Just above, I spoke about how we can rationalize the fiction into reality. The fiction can become real but on the flip side, the real can also be turned into fiction. Writers and artists tend to use this approach when they want to highlight political and philosophical ideas.

I was very inspired as a child when reading Alice in Wonderland. Now as a grown up I re-read it and understood it in a whole new light. We are all different types of Alice’s exploring different wonderlands. Alice’s conversation with the cat is a favorite…



“Would you tell me, please, which way I ought to go from here?” said Alice
“That depends a good deal on where you want to get to,” said the Cat.
“I don’t much care where–” said Alice.
“Then it doesn’t matter which way you go,” said the Cat.
“–so long as I get SOMEWHERE,” Alice added as an explanation.
“Oh, you’re sure to do that,” said the Cat, “if you only walk long enough.”


Aside from the many scholarly interpretations or what the writer himself may have intended while writing this, I’d like to share what it meant to me. We all experience the feeling of being lost in the world. We sometimes fear we are walking in the wrong direction. We worry about each path we take and where it will lead. Alice makes it clear she just wanted to get somewhere and even though she explains she did not have a certain destination, she was still concerned about which road to take. We all want to get somewhere, even when we might not know where exactly, even when we don’t know which road to take. It’s important to have a dream and it’s not wrong to have a destination, but don’t be too obsessed and overly consumed by reaching it. Enjoy the walk on the way, smell the roses in the parks you cross, and learn the lessons from the mistakes that strays your way… it’s never about the destination, it’s always about the journey.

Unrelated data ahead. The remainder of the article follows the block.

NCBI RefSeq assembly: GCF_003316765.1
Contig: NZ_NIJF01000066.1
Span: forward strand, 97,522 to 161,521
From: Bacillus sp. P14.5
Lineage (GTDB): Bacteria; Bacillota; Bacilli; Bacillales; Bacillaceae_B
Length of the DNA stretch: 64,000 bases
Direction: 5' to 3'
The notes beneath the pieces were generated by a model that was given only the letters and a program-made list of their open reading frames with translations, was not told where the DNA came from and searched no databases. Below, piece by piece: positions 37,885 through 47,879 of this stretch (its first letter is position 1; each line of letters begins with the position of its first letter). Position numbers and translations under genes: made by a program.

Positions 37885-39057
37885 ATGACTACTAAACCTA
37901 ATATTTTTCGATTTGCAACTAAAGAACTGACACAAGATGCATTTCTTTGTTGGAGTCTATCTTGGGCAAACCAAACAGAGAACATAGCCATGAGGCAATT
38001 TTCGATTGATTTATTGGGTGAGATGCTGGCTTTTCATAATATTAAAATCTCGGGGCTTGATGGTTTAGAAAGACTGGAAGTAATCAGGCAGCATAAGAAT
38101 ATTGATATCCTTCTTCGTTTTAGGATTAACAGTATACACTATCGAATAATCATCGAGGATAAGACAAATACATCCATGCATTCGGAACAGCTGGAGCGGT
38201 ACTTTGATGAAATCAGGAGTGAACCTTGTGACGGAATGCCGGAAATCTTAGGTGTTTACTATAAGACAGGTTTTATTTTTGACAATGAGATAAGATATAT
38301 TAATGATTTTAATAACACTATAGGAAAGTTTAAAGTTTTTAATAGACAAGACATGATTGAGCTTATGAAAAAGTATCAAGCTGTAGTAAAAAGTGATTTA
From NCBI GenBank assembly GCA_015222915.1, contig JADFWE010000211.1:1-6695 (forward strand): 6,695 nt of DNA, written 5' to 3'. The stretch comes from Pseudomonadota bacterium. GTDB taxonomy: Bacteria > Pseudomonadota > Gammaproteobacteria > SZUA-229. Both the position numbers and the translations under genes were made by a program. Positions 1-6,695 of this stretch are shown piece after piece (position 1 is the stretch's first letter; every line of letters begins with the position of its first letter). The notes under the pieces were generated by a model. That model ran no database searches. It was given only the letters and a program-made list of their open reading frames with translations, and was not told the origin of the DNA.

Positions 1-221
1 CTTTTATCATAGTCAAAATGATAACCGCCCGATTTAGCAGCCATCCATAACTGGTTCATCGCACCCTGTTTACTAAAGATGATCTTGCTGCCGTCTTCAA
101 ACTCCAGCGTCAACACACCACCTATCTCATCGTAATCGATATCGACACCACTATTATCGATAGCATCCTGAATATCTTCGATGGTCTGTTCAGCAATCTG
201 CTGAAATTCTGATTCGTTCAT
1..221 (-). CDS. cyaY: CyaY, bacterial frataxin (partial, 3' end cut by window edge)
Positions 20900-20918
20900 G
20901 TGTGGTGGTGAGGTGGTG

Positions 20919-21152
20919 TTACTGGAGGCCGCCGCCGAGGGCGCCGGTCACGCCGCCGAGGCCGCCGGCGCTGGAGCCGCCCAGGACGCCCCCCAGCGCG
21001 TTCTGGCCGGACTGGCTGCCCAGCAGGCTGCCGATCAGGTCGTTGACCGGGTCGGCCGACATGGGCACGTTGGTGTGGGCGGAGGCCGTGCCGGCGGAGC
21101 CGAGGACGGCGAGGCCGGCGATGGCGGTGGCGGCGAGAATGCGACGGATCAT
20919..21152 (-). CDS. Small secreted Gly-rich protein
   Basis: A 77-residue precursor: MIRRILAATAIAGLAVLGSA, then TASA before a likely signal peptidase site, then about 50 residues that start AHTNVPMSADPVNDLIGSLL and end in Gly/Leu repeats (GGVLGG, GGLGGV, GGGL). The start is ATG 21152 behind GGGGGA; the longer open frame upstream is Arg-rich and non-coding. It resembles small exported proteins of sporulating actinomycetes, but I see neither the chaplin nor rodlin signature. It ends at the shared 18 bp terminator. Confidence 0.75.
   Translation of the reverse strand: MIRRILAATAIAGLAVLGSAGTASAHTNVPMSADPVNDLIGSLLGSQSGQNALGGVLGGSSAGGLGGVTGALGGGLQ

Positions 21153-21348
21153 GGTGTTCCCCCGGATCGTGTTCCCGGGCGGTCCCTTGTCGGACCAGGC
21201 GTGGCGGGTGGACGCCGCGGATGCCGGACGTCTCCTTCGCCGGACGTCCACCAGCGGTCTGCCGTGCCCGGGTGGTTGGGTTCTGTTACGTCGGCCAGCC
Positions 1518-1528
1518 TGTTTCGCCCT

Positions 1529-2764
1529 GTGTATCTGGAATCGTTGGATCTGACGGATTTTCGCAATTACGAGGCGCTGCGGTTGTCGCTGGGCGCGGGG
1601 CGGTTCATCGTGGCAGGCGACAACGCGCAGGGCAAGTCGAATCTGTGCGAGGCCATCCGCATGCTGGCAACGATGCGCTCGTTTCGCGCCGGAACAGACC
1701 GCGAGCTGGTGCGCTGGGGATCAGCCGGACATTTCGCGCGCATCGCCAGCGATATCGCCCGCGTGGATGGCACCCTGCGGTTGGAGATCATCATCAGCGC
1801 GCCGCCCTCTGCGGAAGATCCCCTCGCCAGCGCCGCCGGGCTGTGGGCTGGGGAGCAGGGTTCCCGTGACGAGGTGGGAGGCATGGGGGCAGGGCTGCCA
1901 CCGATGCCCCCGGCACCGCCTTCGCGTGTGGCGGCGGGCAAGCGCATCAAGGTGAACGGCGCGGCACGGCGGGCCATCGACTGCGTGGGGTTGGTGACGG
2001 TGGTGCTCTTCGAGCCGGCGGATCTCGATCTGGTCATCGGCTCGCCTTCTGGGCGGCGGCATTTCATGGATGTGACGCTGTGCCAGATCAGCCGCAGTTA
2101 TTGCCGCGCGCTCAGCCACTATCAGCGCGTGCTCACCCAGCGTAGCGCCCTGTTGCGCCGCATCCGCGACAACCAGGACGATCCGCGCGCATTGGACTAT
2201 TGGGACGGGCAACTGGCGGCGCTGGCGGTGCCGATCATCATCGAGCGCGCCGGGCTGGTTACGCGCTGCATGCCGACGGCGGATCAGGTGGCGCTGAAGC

And if one day your journey brings you to Egypt, Cairo specifically, it is a great place for exploration with no end. It amuses me how I keep discovering hidden gems in this city. As a first impression, we tend to see the surface, the cliché, the outside cover of the book… the magic lanterns, the traditional clothes, the food, and the markets. Maybe if you’re a tourist passing through… but only a true traveler and explorer can dig in the depths of a place to experience its magic, only then, it becomes a wonderland, and you, an Alice in it… So are you a tourist or traveler?


Just before calling it quits we turned a corner and found a shop that rents out costumes for tourists to take photos in. It took us about 15 minutes to explain to the shopkeeper that we wanted Sharine to wear the male outfit. It was pretty funny watching the light bulb turn on in his head when he understood what we were trying to do and was on board with the idea after that. We called this series…

سي سيدة – Si Sayyedah



Sharine’s Words